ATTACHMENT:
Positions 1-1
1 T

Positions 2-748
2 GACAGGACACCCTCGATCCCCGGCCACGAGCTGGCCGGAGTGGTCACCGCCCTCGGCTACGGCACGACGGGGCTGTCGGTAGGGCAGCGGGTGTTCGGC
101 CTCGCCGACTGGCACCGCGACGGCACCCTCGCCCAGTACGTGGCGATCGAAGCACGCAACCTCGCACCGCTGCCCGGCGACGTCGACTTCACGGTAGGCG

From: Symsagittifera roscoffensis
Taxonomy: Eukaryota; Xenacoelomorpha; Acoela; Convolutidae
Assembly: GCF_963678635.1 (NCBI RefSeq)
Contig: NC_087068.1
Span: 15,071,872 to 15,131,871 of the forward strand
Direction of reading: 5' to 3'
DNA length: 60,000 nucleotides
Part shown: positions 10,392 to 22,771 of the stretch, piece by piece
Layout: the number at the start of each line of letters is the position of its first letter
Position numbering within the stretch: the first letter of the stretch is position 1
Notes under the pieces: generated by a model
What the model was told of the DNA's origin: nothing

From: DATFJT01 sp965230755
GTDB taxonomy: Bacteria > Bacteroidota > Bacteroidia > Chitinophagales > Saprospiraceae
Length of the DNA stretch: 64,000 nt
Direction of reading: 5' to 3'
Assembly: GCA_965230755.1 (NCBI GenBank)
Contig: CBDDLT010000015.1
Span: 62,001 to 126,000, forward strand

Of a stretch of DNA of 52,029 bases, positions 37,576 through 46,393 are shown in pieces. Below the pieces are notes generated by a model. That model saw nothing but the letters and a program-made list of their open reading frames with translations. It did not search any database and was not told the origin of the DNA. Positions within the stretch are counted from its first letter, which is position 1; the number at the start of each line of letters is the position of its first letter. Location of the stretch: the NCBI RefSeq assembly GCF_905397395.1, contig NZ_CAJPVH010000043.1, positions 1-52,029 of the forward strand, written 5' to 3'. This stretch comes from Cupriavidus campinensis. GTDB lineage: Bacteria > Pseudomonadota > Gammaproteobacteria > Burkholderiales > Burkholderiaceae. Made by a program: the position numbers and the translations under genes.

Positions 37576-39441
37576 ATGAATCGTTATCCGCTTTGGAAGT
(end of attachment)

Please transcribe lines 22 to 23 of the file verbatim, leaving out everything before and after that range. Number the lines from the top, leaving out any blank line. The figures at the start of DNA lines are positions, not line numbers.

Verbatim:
Assembly: GCA_965230755.1 (NCBI GenBank)
Contig: CBDDLT010000015.1